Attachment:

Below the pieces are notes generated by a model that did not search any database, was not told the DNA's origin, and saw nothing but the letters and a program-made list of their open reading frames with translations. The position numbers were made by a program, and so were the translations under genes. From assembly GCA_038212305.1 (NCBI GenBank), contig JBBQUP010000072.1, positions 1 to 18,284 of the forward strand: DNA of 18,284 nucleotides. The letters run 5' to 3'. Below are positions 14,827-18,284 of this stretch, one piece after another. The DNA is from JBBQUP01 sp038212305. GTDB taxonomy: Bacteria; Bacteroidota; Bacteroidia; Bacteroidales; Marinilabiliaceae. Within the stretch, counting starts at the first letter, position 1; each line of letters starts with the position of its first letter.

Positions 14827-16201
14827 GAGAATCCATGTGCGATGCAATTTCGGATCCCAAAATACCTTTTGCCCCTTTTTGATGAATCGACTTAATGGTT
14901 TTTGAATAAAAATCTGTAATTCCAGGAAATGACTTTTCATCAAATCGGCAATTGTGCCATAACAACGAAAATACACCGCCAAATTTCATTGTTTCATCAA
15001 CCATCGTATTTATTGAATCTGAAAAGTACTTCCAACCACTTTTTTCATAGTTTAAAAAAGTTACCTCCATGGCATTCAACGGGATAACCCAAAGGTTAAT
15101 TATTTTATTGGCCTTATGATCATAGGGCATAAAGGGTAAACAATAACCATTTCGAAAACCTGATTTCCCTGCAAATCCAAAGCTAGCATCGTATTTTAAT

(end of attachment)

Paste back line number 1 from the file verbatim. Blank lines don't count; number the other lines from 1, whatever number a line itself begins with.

Below the pieces are notes generated by a model that did not search any database, was not told the DNA's origin, and saw nothing but the letters and a program-made list of their open reading frames with translations. The position numbers were made by a program, and so were the translations under genes. From assembly GCA_038212305.1 (NCBI GenBank), contig JBBQUP010000072.1, positions 1 to 18,284 of the forward strand: DNA of 18,284 nucleotides. The letters run 5' to 3'. Below are positions 14,827-18,284 of this stretch, one piece after another. The DNA is from JBBQUP01 sp038212305. GTDB taxonomy: Bacteria; Bacteroidota; Bacteroidia; Bacteroidales; Marinilabiliaceae. Within the stretch, counting starts at the first letter, position 1; each line of letters starts with the position of its first letter.